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Purple Robe and Anemones

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Purple Robe and Anemones

Henri Matisse, the leader of the Fauvist movement and master of aesthetic order, was born in Le Cateau-Cambresis in northern France on December 31, 1869. The son of a middle-class family, he studied and began to practice law. In 1890, however, while recovering slowly from an attack of appendicitis, his mother bought him a paint set and he became intrigued by the practice of painting. In 1892, having given up his law career, he went to Paris to study art formally. His first teachers were academically trained and relatively conservative, Matisse’s own early style was a conventional form of naturalism, and he made many copies after the old masters. He also studied more contemporary art, especially that of the impressionists, and he began to experiment, earning a reputation as a rebellious member of his studio classes.

Matisse’s true artistic liberation, in terms of the use of color to render forms and organize spatial planes, came about first through the influence of Gauguin, Cezanne and van Gogh, whose work he studied closely. Then, Matisse encountered the pointillist painting of Edmond Cross and Signac. By 1905 he had produced some of the boldest color images ever created. His images of dancers, and of human figures in general, convey expressive form first and the particular details of anatomy only secondarily.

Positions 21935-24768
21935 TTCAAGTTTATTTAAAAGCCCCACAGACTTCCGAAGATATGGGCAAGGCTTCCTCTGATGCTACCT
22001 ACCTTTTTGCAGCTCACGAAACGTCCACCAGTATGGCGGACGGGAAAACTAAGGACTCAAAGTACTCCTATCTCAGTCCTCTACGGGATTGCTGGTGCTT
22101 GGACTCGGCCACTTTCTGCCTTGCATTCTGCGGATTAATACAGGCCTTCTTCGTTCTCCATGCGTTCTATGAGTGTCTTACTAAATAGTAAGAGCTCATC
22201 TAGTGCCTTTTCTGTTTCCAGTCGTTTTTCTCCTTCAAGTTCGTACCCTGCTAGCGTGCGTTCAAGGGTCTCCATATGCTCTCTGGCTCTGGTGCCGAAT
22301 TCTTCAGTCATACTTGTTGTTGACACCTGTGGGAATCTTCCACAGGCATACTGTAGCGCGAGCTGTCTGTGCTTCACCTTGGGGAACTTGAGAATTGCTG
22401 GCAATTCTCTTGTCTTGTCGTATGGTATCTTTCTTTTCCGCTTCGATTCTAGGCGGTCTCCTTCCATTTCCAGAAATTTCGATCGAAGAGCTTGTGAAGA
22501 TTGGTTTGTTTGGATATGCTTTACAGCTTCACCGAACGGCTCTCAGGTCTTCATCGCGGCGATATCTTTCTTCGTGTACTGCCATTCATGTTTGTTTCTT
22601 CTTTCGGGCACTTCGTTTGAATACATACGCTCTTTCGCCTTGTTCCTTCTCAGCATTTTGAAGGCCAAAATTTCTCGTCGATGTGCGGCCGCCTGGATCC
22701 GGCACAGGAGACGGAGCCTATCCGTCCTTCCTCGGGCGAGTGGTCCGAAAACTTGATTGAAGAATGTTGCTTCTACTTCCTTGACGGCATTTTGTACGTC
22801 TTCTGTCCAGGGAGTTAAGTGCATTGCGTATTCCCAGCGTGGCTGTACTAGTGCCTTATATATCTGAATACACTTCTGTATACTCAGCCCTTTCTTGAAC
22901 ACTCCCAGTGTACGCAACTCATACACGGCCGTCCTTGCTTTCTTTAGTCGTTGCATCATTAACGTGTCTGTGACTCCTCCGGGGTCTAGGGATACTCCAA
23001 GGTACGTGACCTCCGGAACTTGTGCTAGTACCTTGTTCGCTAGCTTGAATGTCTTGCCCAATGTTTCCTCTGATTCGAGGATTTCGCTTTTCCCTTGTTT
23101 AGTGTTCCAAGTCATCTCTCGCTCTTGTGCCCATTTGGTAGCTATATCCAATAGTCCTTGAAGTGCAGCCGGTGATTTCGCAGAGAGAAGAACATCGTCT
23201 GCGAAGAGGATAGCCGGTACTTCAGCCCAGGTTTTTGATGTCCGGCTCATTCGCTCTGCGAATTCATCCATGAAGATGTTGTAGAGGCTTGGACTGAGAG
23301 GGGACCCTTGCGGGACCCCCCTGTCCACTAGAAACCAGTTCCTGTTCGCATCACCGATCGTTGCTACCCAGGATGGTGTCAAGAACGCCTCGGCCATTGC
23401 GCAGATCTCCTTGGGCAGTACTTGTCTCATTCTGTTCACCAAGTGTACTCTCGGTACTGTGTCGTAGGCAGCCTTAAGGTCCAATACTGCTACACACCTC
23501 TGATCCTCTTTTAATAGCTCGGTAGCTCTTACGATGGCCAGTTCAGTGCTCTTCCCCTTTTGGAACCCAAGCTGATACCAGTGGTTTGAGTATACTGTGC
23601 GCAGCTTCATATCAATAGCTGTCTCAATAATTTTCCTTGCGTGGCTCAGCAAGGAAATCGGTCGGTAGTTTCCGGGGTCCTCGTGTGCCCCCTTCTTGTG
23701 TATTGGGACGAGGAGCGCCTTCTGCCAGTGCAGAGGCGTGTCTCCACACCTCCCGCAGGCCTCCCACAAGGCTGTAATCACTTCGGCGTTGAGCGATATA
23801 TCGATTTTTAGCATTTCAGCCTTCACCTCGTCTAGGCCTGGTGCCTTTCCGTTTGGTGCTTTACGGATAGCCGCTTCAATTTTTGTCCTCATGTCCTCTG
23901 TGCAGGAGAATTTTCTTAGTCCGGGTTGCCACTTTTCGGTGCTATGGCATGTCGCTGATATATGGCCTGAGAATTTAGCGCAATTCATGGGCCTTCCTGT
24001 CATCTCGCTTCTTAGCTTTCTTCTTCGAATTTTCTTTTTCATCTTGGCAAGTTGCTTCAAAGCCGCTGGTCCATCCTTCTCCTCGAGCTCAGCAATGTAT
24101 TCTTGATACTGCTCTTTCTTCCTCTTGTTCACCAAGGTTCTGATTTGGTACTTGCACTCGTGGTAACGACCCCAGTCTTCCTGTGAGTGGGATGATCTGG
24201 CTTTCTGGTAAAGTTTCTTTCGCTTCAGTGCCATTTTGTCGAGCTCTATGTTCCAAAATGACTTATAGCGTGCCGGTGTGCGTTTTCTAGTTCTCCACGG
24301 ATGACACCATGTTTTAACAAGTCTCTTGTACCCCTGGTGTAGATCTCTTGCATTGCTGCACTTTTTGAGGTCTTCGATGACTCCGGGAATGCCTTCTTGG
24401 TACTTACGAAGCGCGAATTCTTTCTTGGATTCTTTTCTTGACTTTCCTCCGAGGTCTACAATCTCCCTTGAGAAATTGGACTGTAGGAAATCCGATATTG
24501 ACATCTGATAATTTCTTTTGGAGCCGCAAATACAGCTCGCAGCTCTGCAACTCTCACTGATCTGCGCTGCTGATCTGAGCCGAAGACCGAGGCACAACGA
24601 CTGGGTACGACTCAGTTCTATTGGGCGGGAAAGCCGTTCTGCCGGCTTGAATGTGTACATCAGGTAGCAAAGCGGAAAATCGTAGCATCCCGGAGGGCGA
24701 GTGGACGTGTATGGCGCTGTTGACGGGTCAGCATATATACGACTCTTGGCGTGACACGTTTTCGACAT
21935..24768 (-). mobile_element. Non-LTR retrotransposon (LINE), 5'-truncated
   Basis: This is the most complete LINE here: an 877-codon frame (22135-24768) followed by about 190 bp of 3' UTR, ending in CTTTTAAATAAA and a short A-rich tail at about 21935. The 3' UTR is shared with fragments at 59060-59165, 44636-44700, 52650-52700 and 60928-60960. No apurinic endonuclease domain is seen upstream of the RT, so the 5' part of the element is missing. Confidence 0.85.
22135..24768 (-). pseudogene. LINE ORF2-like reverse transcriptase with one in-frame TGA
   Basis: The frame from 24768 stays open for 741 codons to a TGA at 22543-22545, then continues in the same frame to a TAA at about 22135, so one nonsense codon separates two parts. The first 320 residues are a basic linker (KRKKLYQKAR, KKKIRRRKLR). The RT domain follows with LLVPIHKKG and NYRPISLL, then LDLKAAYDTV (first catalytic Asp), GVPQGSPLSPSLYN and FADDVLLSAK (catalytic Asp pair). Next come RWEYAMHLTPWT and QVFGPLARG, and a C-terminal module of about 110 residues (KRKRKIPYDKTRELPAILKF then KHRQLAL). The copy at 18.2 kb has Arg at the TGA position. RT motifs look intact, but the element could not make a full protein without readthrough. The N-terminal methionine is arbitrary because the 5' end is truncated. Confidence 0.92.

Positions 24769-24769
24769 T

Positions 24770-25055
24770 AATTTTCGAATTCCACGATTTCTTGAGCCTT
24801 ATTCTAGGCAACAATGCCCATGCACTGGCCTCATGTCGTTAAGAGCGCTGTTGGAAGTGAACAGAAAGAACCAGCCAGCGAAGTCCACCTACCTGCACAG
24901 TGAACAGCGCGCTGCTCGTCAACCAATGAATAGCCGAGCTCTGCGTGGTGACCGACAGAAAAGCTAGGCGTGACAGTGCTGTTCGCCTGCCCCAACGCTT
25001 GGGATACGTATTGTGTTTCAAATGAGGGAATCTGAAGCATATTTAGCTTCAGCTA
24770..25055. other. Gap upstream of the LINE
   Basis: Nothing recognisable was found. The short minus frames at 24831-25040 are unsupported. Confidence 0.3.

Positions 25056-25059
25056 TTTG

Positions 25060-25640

Although intellectually sophisticated, Matisse always emphasized the importance of instinct and intuition in the production of a work of art. He argued that an artist did not have complete control over color and form; instead, colors, shapes, and lines would come to dictate to the sensitive artist how they might be employed in relation to one another. He often emphasized his joy in abandoning himself to the play of the forces of color and design. He explained the rhythmic, but distorted, forms of many of his figures in terms of the working out of a total pictorial harmony.

In 1937, Matisse asked his model Lydia Delectorskaya to pose in a purple robe, for a painting he later named “Purple Robe and Anemones.” When Matisse started the painting he had no intention of painting a portrait that looked like a photograph and readily admitted that his paintings were not faithful re-creations of reality. He believed that taking liberties with reality allowed him to convey the very essence of his subject. When accused of painting unrealistic images of women, he explained, "I do not create a woman, I make a picture.
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